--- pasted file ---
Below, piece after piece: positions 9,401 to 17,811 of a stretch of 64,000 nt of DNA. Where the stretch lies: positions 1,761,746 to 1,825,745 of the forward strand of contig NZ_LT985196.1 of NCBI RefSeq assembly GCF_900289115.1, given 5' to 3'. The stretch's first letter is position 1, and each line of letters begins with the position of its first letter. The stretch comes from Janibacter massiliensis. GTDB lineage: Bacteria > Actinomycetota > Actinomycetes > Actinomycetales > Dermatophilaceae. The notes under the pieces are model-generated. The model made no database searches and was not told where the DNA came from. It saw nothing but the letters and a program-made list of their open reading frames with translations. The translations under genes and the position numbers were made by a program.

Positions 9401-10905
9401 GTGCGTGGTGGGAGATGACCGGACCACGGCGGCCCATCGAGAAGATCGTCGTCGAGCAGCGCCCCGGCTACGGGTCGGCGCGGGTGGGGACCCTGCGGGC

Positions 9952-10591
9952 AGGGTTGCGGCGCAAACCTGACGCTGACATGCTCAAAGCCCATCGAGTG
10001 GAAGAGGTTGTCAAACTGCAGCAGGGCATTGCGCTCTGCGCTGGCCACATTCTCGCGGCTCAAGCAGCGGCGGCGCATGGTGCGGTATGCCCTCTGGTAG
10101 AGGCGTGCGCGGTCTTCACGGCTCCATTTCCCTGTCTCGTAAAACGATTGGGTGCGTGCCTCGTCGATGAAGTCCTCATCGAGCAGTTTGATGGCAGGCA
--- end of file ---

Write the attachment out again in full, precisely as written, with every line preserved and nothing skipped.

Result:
Below, piece after piece: positions 9,401 to 17,811 of a stretch of 64,000 nt of DNA. Where the stretch lies: positions 1,761,746 to 1,825,745 of the forward strand of contig NZ_LT985196.1 of NCBI RefSeq assembly GCF_900289115.1, given 5' to 3'. The stretch's first letter is position 1, and each line of letters begins with the position of its first letter. The stretch comes from Janibacter massiliensis. GTDB lineage: Bacteria > Actinomycetota > Actinomycetes > Actinomycetales > Dermatophilaceae. The notes under the pieces are model-generated. The model made no database searches and was not told where the DNA came from. It saw nothing but the letters and a program-made list of their open reading frames with translations. The translations under genes and the position numbers were made by a program.

Positions 9401-10905
9401 GTGCGTGGTGGGAGATGACCGGACCACGGCGGCCCATCGAGAAGATCGTCGTCGAGCAGCGCCCCGGCTACGGGTCGGCGCGGGTGGGGACCCTGCGGGC

Positions 9952-10591
9952 AGGGTTGCGGCGCAAACCTGACGCTGACATGCTCAAAGCCCATCGAGTG
10001 GAAGAGGTTGTCAAACTGCAGCAGGGCATTGCGCTCTGCGCTGGCCACATTCTCGCGGCTCAAGCAGCGGCGGCGCATGGTGCGGTATGCCCTCTGGTAG
10101 AGGCGTGCGCGGTCTTCACGGCTCCATTTCCCTGTCTCGTAAAACGATTGGGTGCGTGCCTCGTCGATGAAGTCCTCATCGAGCAGTTTGATGGCAGGCA